Q&A:The Art of Blogging

Q: How is a blog post different from an essay?

A: Blog posts are generally shorter—anywhere from 250 to 1,000 words, or 1-4 double-spaced pages. Posts are written for a specific audience, usually anyone interested in the themes or topics the blog covers. Though the tone of blog posts tends to be informal, this does not mean that they should be poorly written. You should use the spellcheck (you know, the icon with the check mark and “abc”) and proofread, because spellcheck won’t catch errors in usage, like the difference between “to” and “too” or “there” and “their” and “they’re.”

Q: I’m bad with titling my posts. Any advice?

A: A good title both summarizes the gist of your commentary and is eye-catching. Simply titling a post “My post” is lazy and no one will want to read it. For example, if this was a post, I might title it: “Don’t know much about blogging?”

Q: What are “tags”?

A: Tags are a way to organize your posts into categories so that readers can more easily find the kind of content they’re interested in. For example, if you were to write a post about how Susan Sontag’s Illness as Metaphor caused you to think differently about the film Philadelphia, the tags for the post might be “Susan Sontag” “metaphor” “film” and “Philadelphia.”

Q: What about those cool hyperlinks things?

A: The medium of the Web allows you to do many things, but perhaps the most important is being able to link us to many other places on the Web from one page.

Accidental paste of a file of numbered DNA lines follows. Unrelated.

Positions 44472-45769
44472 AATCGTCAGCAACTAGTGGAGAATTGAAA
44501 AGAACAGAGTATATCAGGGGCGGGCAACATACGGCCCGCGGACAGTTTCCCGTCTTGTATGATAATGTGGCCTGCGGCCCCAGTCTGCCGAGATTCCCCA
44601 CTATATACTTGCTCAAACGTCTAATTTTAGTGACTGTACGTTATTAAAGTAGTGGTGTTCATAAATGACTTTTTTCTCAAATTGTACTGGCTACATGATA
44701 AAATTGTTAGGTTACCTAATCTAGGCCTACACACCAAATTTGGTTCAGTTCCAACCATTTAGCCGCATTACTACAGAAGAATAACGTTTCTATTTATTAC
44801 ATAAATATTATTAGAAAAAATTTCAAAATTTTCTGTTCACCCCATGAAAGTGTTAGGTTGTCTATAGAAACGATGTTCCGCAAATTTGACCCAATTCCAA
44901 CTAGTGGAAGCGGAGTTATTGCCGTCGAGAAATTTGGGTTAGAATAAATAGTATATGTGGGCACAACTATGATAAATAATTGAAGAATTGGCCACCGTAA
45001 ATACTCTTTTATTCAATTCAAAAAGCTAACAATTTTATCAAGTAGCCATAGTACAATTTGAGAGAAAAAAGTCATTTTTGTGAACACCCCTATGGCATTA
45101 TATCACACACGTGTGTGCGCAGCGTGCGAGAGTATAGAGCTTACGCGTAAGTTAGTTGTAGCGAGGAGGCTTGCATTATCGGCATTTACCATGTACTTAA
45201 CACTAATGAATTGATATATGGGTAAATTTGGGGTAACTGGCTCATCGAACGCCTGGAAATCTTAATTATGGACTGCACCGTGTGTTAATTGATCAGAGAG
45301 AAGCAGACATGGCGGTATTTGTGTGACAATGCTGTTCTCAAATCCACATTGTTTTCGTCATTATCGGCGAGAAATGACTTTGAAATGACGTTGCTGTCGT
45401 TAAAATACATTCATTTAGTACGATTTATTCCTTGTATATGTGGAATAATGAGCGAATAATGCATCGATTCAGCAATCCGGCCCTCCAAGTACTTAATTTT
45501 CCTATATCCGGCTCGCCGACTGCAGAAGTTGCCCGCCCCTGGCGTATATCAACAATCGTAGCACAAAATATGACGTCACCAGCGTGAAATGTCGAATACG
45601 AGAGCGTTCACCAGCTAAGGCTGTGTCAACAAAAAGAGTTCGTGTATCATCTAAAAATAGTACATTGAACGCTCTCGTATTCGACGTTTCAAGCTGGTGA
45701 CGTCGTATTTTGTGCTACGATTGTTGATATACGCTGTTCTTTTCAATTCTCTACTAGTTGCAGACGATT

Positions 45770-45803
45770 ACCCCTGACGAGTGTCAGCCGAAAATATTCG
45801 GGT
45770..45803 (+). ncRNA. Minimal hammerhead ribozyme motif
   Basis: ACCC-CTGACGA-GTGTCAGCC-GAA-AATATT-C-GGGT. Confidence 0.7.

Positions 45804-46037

Hyperlinks are especially useful if you are writing about complex issues, because you can create links to sites that provide definition and context that the reader might lack. In this way, hyperlinks provide readers with the opportunity to engage with an issue in increasing depth. If at all possible, try to include hyperlinks in every post.

Q: The blogs I admire always have photos, music and video that I can click on and watch or listen to. How do I do that?

A: What you’re describing is a process called embedding, and it is very easy to do if you have either the url address of a photo (the “http://www.” stuff in the browser window) or the html code for a music file, image, or video.

For example, here’s a photo:

John Darnielle of The Mountain Goats and Piglet


Google mapsGoogle booksYoutubeVimeo, and many, many other sites provide you with ready-made html code that you can copy and paste into your blog post.


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